Downloading and Viewing Multimedia Files using Blackboard by SQjK1mGk

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									             Downloading and Viewing Multimedia Files using Blackboard

For each course, instructors may post several types of files for students to review and
download throughout the semester. These files may include Adobe Acrobat and
Microsoft PowerPoint files.

IMPORTANT: Although students can access the Blackboard site using either Internet
Explorer, FireFox, or Netscape Navigator, the process for viewing and downloading files
may be slightly different for each browser. Furthermore, understand that in order to view
downloaded files such as PowerPoint presentations or Adobe Acrobat files, students
MUST have that software and/or plug-in installed on their computer.

Adobe Acrobat Files

Instructors may post several readings and handouts using Adobe Acrobat. Adobe Acrobat
files are identifiable by their file extension PDF (file.pdf).

To view Adobe Acrobat files, you must have Adobe Acrobat Reader installed on your
computer. To download the Adobe Acrobat Reader plug-in, please visit.
http://www.adobe.com

If you want to view an Adobe Acrobat file in Blackboard, simply click the file link and
the adobe acrobat plug-in should automatically open your file within your Blackboard
window. Once in the reader, you are able to read the file online, save the file to a disk,
and print the file for future reference.

Microsoft PowerPoint Files

For many courses, instructors will post their PowerPoint presentations on Blackboard. To
view the PowerPoint presentation, simply click the file link and the PowerPoint
presentation will open.

Note: PowerPoint files open differently in Internet Explorer and Netscape Navigator. For
Navigator users, when you click the file link, you will be prompted to save your file to a
disk or open the file from its current location. Regardless of which option you choose, the
PowerPoint file will open in Microsoft PowerPoint itself, thereby, giving you all the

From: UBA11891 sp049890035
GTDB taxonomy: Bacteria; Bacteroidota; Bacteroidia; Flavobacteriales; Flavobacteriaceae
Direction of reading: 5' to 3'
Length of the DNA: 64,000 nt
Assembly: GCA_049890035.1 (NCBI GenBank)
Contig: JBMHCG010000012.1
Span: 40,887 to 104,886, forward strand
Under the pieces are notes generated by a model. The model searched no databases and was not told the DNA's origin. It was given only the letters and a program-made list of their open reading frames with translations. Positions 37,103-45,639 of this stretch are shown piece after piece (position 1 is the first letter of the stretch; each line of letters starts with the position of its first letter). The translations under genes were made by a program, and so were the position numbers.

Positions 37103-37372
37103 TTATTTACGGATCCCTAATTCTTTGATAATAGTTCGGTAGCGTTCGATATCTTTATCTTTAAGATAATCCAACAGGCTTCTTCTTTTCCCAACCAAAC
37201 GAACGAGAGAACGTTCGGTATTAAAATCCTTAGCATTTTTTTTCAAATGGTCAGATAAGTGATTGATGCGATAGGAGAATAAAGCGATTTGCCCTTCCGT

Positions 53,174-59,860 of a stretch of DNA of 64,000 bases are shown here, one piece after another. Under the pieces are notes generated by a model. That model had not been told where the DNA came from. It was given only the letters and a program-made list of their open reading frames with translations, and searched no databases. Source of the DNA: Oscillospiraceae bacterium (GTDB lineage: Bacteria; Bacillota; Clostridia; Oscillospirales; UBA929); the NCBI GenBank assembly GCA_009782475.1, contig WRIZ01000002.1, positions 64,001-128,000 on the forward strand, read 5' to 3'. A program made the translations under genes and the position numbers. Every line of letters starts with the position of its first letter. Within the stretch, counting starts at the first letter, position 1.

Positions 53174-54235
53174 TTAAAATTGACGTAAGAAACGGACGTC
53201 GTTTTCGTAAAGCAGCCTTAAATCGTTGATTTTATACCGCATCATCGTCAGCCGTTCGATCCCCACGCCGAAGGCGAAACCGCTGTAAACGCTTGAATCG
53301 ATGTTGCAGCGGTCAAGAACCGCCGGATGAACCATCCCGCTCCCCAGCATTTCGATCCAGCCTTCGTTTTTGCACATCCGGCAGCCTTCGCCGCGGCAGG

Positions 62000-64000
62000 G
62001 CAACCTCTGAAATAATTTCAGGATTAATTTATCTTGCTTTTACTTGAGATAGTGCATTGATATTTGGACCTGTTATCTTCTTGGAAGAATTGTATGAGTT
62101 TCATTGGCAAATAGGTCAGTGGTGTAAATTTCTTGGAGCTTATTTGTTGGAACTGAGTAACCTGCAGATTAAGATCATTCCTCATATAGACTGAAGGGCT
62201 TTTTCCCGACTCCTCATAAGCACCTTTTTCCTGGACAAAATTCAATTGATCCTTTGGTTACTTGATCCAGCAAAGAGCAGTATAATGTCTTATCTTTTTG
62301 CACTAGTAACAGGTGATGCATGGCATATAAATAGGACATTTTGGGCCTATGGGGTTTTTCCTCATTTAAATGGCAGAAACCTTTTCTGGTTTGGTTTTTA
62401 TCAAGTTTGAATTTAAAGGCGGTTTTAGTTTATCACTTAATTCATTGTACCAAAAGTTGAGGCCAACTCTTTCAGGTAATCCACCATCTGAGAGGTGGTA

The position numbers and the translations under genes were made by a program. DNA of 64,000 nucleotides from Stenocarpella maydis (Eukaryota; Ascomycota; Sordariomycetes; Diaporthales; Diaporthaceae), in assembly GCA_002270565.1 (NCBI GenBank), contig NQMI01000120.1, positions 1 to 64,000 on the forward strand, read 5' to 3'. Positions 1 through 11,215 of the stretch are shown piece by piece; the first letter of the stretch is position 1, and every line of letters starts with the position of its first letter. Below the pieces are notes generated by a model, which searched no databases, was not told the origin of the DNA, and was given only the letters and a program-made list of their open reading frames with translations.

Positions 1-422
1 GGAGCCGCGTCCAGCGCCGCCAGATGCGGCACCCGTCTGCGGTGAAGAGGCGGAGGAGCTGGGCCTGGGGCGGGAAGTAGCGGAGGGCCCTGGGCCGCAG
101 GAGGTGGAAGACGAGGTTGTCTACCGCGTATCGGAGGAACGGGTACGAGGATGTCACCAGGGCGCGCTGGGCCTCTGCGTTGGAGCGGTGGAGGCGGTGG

features of the software program (print, save, etc.)

For Internet Explorer users, when you click on the file link, the PowerPoint file will open
within the Blackboard window. You still have the ability to view, save, and print the
presentation, however, the process is slightly more complicated.

Using Internet Explorer, if you Right-Click on the presentation, you will be given
several options including the ability to print the slides and view the presentation in full
screen. If you want to save the presentation to a disk or to your desktop, go to File menu
and then the Save As option on your Internet Explorer menu bar. In this dialog box, note



Severe Disabilities Consortium                                                    Spring 2008
that the file type will say “presentation.” I would advise that you rename the file name to
something that is meaningful to you and save it in a specific folder.

Printing PowerPoint Files

Many students like to print a hard copy of the class presentations for future reference.
Since most presentations are long and are done in color, there are a few tips to know to
make your printing more efficient.

To print presentations:

    1. Click the Print button and the Print Dialog Box will display
    2. When printing, you have the option to print one slide per page or up to six slides
       per page. To print more than one slide per page, locate the Print What section in
       the bottom left section of the screen. The default selection is “Slides.” However,
       if you click on the drop down menu, you will see that you can select “Handouts”
    3. Once you choose “Handouts,” you will be able to select how many handouts you
       want to print on one page. (I recommend 3 if you want room to take notes or 6 if
       you want to save paper)
    4. Notice in the bottom left corner there is also the option to print the slides in either
       “grayscale” or “black and white.” By choosing one of these options you can save
       a considerable amount of ink.




Severe Disabilities Consortium                                                      Spring 2008

								
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